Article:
CEF at 45 min (A,B), 1 h (C) and 2 h (D) after seeding on EM grids, wet-cleaved and talin-labeled (A,B,D), or dry-cleaved (C). Radiating striations cover a large area of the ventral membrane of the lamella. Overlaying filaments at first form an isotropic network (B, stereomicrograph, viewing direction from inside the cell) that is later rearranged into two directions: parallel to the striations and concentrically (C). Striations formed by talin-positive radiating bands of increased electron density cover the inner face of the membrane (B,D). Bars: 1 µm (A,C); 0.2 µm (B,D).

Talin, but practically no vinculin, was detected at the very edge of the lamellae, while both talin and vinculin were found to be concentrated in the radiating striations (Fig. 7D). With the techniques used, we could not detect a time difference between the deposition of vinculin and that of talin at the striations. Comparison of images obtained with immunofluorescence and with IRM showed that striations positive for talin, vinculin and F-actin were always localized within areas that were homogeneously grey in IRM, thus representing areas of close contact with the substratum (Fig. 8). With time, the immunofluorescence of the striations increased and darker reflecting stripes were formed within the grey area of close contact. After 30 min, distinct radiating bands of increased electron density appeared. These bands were dark in IRM, and probably represented precursor forms of adhesion plaques. They were localized at the base of finely striated areas, but also outside these areas both along the cell edge and more centrally in the cell. In the latter cases, the membrane surrounding the bands was located at a greater distance from the substratum, since it gave a very light reflection in IRM, similar to areas surrounding large fully developed adhesion plaques.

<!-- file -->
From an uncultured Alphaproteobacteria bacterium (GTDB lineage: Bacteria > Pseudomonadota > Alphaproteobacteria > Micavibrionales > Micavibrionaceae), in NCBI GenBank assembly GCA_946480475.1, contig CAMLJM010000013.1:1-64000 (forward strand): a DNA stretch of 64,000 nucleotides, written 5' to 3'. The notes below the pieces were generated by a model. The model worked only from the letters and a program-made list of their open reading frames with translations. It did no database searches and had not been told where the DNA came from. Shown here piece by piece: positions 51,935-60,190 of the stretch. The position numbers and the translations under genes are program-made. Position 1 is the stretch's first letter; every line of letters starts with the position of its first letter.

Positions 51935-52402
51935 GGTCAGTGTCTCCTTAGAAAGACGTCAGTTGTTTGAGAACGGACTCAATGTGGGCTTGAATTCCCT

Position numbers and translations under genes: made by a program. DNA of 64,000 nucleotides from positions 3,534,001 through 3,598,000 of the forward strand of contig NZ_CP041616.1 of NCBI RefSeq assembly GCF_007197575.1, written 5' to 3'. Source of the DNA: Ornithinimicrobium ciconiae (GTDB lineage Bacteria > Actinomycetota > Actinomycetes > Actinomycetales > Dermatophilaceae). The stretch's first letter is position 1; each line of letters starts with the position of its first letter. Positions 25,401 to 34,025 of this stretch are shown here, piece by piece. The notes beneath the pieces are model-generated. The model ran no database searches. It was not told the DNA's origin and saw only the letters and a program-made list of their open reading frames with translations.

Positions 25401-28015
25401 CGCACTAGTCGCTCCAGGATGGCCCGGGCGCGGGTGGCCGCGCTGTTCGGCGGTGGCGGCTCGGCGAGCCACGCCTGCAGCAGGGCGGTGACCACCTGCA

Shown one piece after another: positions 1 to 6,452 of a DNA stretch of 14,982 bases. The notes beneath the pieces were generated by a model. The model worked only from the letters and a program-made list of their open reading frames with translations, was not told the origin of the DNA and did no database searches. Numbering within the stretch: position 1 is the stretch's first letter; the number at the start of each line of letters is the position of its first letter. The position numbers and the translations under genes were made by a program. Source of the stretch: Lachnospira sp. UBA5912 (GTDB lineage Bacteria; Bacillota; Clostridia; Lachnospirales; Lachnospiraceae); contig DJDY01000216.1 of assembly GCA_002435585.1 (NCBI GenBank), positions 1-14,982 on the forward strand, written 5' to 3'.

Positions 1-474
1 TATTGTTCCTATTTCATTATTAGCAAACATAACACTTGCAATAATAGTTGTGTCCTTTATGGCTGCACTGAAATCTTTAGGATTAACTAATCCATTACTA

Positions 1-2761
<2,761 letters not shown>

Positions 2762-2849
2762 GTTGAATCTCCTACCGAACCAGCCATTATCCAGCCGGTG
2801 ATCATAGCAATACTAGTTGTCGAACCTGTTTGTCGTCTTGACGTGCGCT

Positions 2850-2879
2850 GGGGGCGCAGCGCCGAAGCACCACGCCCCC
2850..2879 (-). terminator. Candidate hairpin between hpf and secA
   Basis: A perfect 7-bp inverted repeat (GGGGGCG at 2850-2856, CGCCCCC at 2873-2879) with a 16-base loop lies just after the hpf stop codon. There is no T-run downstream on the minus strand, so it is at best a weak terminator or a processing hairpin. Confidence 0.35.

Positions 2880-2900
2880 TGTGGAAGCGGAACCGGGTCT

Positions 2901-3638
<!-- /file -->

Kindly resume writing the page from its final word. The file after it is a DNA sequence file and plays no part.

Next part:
Fig. 8.

Distribution of talin (A) and F-actin (B) in a Triton X-100-permeabilized CEF, 20 min after seeding on glass. (C) Interference reflection of the same cell. Fine radiating talin-(A) and F-actin-(B) positive striations fill the lamella surrounding the cell body. The major part of the lamella is in close contact with the substratum (C). Bars, 10 µm.

Fig. 8.

Distribution of talin (A) and F-actin (B) in a Triton X-100-permeabilized CEF, 20 min after seeding on glass. (C) Interference reflection of the same cell. Fine radiating talin-(A) and F-actin-(B) positive striations fill the lamella surrounding the cell body. The major part of the lamella is in close contact with the substratum (C). Bars, 10 µm.

Distribution of microtubules